Friday, August 03, 2012

A Star is Born in Gabby Douglas

Jackie Robinson broke the color barrier in Major League Baseball at the age of 28 in 1947. It was a monumental milestone for a sport that had been segregated for over 50 years.

Sometimes we do not realize the progress we make as a society because we take things for granted. Can anyone imagine MLB without African-American players now? Yet 1947 isn’t that far back into the past, if you think about it. It is a year later than the initial age bracket of baby boomers.

There have been a few African-American women gymnasts here and there but until the magnificent Gabby Douglas came along, they were merely place holders, limited more by their mindset than by their talent. African-American girls were just not expected to excel in a sport dominated by fair-skinned Europeans, Russians, Asians, and yes, Americans.

The status quo has been turned upside down by a 16-year-old “flying squirrel” whose poise, grace and sheer ability earned her the crown jewel of the Olympics gymnastics program, the women’s all-around. Gabby is the little engine that could, the ballerina who refused not only to be shackled by history but soar above it.

And how she soared! A bird, a gazelle, a wunderkind with gravity-defying moves who left you gasping for superlatives. The favored Russians paled next to her. “What planet did this alien come from,” their stunned expression seemed to be saying when the four-routine program was over.

Gabby brought along a stirring and quintessentially American story to the London Olympics. It broke her tender heart when her parents divorced. She wasn’t sure she could overcome this emotional abyss. Then she moved from her home state of Virginia to Iowa to train with famed trainer Lian Chow when all attention was focused on Michigan’s Jordyn Wieber, the reigning all-around world champion. Although impressed with Gabby’s ability, even Chow didn’t think Gabby had what it took to reach the pinnacle of Olympics gymnastics.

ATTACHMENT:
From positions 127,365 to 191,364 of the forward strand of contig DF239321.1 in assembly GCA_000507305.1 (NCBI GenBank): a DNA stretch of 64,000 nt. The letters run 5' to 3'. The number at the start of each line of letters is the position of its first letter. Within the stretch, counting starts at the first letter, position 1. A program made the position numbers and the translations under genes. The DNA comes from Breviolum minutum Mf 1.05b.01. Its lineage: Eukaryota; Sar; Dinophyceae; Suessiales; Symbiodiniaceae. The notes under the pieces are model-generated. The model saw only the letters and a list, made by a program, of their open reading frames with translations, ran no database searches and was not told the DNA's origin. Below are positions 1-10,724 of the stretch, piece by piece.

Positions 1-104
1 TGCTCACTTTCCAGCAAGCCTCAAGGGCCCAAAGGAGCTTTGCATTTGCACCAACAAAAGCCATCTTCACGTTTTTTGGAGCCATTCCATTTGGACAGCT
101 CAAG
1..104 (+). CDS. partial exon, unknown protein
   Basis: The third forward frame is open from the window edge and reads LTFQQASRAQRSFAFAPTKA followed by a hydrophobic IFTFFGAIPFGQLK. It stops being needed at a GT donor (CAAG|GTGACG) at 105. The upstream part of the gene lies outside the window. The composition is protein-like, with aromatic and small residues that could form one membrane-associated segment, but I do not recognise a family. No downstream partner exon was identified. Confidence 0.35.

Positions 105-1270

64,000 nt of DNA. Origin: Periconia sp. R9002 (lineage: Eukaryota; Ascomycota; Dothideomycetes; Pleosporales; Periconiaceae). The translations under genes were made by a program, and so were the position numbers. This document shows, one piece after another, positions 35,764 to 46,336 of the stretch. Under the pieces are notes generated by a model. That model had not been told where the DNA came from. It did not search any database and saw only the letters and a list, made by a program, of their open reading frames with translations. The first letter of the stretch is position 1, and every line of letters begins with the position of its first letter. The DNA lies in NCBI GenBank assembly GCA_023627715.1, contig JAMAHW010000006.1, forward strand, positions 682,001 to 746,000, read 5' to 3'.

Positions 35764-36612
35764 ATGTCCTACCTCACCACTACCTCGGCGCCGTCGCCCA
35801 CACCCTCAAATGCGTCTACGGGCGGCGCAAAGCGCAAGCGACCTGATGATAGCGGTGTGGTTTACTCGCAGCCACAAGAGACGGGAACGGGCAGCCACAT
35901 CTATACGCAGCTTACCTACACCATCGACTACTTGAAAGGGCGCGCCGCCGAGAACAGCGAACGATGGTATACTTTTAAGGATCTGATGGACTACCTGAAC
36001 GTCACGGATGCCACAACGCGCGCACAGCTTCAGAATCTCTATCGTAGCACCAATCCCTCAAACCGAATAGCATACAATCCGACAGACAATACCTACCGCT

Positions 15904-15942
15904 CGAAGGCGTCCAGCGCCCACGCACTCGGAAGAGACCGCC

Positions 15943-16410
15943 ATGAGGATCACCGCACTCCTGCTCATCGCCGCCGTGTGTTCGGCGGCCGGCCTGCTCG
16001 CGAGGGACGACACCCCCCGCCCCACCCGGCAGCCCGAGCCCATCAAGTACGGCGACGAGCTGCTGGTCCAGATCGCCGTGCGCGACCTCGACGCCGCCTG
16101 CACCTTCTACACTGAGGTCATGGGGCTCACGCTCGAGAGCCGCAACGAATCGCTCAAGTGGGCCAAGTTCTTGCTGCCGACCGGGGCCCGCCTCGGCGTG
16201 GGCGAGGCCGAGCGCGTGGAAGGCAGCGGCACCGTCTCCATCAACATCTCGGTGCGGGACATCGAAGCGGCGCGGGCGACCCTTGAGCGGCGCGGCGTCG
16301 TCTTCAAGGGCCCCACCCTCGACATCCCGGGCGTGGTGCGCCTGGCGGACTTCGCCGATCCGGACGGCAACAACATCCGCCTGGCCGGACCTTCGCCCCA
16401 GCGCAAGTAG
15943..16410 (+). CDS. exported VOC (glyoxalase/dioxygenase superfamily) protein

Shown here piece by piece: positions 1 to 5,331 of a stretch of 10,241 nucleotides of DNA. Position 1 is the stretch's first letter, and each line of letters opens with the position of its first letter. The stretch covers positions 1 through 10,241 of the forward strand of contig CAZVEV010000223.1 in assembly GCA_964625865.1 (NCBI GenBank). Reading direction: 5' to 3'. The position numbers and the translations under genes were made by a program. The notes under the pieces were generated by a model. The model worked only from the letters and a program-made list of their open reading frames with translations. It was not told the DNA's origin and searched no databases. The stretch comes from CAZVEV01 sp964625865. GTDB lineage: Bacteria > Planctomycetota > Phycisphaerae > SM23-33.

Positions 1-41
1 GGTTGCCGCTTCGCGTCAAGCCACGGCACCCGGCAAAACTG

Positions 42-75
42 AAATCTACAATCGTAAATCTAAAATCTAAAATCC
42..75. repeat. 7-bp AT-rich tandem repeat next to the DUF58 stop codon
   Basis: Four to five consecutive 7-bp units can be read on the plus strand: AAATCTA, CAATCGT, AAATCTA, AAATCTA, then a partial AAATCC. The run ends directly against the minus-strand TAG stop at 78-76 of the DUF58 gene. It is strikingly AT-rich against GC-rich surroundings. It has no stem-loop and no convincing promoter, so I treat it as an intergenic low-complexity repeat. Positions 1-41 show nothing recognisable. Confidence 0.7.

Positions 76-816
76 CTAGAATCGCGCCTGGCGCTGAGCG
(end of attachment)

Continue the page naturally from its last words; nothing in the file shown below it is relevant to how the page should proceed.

But what tested Gabby the most was the whisperings of her own mind. No African-American had ever worn gymnastic’s crown jewel. Add to that the intimidating fact that a billion pairs of eyes would be watching.

If there were any doubts in the beginning, however, Gabby soon overcame them. When the barriers of the mind fell, only the sky, almost literally for this “flying squirrel,” was the limit. The result? A star was born, a dazzling and disarming star in whose light we were privileged to bask, from continent to continent.

Track and Field is yet to start. Undoubtedly there will be more athletes who will capture our imagination. Perhaps Usain Bolt will recover his brilliant Beijing form. Or maybe he will have to pass the torch to fellow Jamaican sprinter Yohan Blake. Famed Kenyan and Ethiopian runners are waiting for their moment in the sun. Michael Phelps has already become the most decorated Olympian ever.

But if a single athlete becomes the face of the London Olympics, it is Gabby Douglas. With her transcendent victory, she has opened the doors for girls for whom race will no longer be a barrier but a catalyst for success and glory, not just in the Olympics but in the wider arena of life.

No comments: